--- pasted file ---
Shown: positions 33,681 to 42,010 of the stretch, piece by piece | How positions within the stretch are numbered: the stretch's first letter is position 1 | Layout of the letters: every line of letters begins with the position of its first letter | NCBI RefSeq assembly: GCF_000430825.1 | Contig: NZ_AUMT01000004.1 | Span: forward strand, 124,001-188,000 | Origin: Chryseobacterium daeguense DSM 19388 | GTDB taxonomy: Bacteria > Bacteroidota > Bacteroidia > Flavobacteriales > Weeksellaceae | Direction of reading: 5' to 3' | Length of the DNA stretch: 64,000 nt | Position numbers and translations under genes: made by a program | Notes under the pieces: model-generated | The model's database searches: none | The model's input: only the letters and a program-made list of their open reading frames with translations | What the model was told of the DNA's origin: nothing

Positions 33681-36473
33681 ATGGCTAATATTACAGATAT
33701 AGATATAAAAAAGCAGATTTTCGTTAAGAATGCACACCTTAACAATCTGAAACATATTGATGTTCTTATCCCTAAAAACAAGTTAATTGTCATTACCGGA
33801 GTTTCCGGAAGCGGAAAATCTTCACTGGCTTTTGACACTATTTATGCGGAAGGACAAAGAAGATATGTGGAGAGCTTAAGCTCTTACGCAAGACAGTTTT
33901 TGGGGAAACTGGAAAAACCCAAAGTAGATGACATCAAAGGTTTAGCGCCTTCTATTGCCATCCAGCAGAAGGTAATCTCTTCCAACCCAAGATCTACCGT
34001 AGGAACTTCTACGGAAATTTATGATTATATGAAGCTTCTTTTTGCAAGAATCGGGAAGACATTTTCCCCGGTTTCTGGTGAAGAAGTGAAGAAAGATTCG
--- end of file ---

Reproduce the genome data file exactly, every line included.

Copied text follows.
Shown: positions 33,681 to 42,010 of the stretch, piece by piece | How positions within the stretch are numbered: the stretch's first letter is position 1 | Layout of the letters: every line of letters begins with the position of its first letter | NCBI RefSeq assembly: GCF_000430825.1 | Contig: NZ_AUMT01000004.1 | Span: forward strand, 124,001-188,000 | Origin: Chryseobacterium daeguense DSM 19388 | GTDB taxonomy: Bacteria > Bacteroidota > Bacteroidia > Flavobacteriales > Weeksellaceae | Direction of reading: 5' to 3' | Length of the DNA stretch: 64,000 nt | Position numbers and translations under genes: made by a program | Notes under the pieces: model-generated | The model's database searches: none | The model's input: only the letters and a program-made list of their open reading frames with translations | What the model was told of the DNA's origin: nothing

Positions 33681-36473
33681 ATGGCTAATATTACAGATAT
33701 AGATATAAAAAAGCAGATTTTCGTTAAGAATGCACACCTTAACAATCTGAAACATATTGATGTTCTTATCCCTAAAAACAAGTTAATTGTCATTACCGGA
33801 GTTTCCGGAAGCGGAAAATCTTCACTGGCTTTTGACACTATTTATGCGGAAGGACAAAGAAGATATGTGGAGAGCTTAAGCTCTTACGCAAGACAGTTTT
33901 TGGGGAAACTGGAAAAACCCAAAGTAGATGACATCAAAGGTTTAGCGCCTTCTATTGCCATCCAGCAGAAGGTAATCTCTTCCAACCCAAGATCTACCGT
34001 AGGAACTTCTACGGAAATTTATGATTATATGAAGCTTCTTTTTGCAAGAATCGGGAAGACATTTTCCCCGGTTTCTGGTGAAGAAGTGAAGAAAGATTCG